The coming of e-commerce in the country effectively cemented the importance of logistics in the country. With a sector that was (and still is, to a large extent) unorganised, the need for thoughtful and process-oriented organisation was more than ever. This was mainly because e-commerce companies penetrated India’s Tier-II and Tier-III cities at an unprecedented pace – cities which were otherwise left out of the logistics ecosystem. What is even more fulfilling, if you’d like, is that recently this trend has been encapsulating rural India as well. The reason why logistics is critical now more than is that e-commerce made it possible for products to find their way to all parts of the country. However, without a seamless logistics system, it would be very difficult to put this plan into action.
The $215 billion dollar logistics industry is highly fragmented and is largely made up of unorganised players. For a market as large as ours, the organised players make up only 10-15% of the sector – a figure that is so low that it is probably the primary reason why technology adoption was not as rampant and as quick as in most of the other industries. However, the good part about technology is its potential to be contagious – in a good way. As various industries with close links to logistics, like retail, are being swept over by digital technology, its only intuitive to think that sooner rather than later we will see technology change the future of this sector and its players. Tech in logistics has the potential to disrupt the existing and inefficient procedures and norms for a leaner and smarter logistics ecosystem by having a groundbreaking interface for various stakeholders that will help in seamless execution and delivery.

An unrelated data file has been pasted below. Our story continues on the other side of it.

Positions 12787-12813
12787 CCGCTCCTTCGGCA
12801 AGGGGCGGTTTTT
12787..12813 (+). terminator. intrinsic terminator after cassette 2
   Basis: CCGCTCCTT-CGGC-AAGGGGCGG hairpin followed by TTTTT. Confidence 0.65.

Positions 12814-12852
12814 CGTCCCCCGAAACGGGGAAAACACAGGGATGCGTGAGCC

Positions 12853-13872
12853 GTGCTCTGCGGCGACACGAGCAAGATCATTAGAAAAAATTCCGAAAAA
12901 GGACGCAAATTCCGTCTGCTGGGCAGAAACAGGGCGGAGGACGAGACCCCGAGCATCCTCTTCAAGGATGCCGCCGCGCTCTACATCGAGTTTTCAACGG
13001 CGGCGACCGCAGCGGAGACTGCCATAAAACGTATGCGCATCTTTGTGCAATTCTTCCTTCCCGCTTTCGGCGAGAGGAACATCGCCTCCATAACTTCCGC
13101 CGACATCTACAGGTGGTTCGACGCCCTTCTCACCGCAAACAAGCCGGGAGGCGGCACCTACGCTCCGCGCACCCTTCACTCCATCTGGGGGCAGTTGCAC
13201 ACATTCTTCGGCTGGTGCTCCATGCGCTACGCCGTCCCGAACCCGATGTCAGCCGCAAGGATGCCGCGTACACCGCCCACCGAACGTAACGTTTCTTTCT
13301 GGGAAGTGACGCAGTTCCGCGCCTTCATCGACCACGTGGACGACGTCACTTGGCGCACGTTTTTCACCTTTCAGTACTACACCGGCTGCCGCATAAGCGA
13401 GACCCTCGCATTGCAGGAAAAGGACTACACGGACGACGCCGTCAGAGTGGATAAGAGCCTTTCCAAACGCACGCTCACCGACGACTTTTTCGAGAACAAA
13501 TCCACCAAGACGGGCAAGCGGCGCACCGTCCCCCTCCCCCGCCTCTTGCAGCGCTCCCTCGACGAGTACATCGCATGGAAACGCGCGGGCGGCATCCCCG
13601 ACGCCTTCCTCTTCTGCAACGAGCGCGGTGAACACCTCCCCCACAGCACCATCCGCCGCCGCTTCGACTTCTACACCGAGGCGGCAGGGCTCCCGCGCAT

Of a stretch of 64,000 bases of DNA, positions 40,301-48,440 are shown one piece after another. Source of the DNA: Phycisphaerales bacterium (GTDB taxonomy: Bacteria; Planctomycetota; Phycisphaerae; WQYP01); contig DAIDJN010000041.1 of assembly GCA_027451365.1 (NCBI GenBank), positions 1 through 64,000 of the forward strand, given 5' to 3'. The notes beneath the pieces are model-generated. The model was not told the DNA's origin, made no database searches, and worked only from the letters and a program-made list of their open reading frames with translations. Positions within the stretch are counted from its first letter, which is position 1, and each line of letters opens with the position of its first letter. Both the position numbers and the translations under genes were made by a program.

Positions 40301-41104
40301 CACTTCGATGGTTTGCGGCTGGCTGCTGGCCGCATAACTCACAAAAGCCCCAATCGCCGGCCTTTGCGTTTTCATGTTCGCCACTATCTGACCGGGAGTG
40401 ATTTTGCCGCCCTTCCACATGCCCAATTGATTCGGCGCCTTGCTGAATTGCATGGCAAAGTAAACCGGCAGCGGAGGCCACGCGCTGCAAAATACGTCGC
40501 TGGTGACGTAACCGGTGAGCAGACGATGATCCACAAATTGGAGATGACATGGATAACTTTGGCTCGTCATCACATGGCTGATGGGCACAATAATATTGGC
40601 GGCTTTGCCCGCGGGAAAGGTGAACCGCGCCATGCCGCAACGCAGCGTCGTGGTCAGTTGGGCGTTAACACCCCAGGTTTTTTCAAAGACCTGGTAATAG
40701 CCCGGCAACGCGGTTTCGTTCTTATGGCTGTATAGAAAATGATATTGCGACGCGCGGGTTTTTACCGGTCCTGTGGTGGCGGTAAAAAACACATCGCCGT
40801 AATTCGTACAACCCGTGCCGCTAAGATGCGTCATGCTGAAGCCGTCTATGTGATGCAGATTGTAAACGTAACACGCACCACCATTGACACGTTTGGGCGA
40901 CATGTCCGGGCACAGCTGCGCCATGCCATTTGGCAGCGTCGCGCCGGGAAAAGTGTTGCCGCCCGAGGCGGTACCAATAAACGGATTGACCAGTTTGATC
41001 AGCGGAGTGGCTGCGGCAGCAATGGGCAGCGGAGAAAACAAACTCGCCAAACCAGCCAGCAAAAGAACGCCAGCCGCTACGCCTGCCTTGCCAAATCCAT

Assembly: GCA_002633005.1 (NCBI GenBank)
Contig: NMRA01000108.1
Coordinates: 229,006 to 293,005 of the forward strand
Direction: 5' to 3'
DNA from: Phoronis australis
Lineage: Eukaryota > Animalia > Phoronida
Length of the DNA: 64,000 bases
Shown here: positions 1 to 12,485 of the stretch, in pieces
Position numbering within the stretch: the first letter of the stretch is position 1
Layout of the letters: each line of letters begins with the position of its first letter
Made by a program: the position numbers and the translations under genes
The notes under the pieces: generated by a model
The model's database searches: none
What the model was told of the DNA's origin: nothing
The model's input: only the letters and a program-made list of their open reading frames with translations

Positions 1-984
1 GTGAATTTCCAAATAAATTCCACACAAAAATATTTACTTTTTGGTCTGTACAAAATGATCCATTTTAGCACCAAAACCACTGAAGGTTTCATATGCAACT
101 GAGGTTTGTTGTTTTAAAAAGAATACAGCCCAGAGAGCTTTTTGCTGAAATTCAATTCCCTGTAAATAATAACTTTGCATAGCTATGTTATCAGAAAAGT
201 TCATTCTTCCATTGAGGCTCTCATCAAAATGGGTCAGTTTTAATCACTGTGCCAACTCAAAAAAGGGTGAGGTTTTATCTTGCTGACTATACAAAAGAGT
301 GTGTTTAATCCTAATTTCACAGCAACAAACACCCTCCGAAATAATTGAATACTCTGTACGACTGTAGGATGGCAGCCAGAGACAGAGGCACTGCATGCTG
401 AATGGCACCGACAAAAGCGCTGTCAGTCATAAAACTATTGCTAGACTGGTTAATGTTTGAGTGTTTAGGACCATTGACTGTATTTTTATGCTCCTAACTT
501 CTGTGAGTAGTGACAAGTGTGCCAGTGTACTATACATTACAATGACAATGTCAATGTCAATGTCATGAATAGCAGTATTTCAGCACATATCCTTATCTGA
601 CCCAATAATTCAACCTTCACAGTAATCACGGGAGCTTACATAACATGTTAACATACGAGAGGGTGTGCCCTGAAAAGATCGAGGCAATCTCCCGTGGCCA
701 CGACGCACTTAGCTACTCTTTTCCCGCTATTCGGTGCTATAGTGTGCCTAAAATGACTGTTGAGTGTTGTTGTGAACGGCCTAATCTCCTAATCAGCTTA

According to the World Economic Forum (2016), the digital transformation of the logistics sector could translate into a value of $1.5 trillion for players in the logistics sector and an additional $2.4 trillion worth of societal benefits by 2025. This is of course on a global level, but it outlines the scope of technology in the logistics sector.
Domestic GDP revival